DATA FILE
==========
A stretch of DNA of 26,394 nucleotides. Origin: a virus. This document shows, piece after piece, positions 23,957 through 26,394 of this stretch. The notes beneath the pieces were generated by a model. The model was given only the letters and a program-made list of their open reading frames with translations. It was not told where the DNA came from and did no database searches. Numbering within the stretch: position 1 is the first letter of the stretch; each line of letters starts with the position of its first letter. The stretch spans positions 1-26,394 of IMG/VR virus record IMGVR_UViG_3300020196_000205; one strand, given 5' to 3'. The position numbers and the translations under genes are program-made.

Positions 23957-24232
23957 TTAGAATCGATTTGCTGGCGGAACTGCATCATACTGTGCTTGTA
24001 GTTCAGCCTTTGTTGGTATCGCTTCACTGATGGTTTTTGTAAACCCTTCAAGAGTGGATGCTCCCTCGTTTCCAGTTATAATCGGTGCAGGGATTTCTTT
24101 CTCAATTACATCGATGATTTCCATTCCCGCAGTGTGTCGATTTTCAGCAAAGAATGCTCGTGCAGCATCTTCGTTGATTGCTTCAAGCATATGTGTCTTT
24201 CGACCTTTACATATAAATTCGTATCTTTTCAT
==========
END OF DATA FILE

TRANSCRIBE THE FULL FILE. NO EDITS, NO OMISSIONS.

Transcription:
A stretch of DNA of 26,394 nucleotides. Origin: a virus. This document shows, piece after piece, positions 23,957 through 26,394 of this stretch. The notes beneath the pieces were generated by a model. The model was given only the letters and a program-made list of their open reading frames with translations. It was not told where the DNA came from and did no database searches. Numbering within the stretch: position 1 is the first letter of the stretch; each line of letters starts with the position of its first letter. The stretch spans positions 1-26,394 of IMG/VR virus record IMGVR_UViG_3300020196_000205; one strand, given 5' to 3'. The position numbers and the translations under genes are program-made.

Positions 23957-24232
23957 TTAGAATCGATTTGCTGGCGGAACTGCATCATACTGTGCTTGTA
24001 GTTCAGCCTTTGTTGGTATCGCTTCACTGATGGTTTTTGTAAACCCTTCAAGAGTGGATGCTCCCTCGTTTCCAGTTATAATCGGTGCAGGGATTTCTTT
24101 CTCAATTACATCGATGATTTCCATTCCCGCAGTGTGTCGATTTTCAGCAAAGAATGCTCGTGCAGCATCTTCGTTGATTGCTTCAAGCATATGTGTCTTT
24201 CGACCTTTACATATAAATTCGTATCTTTTCAT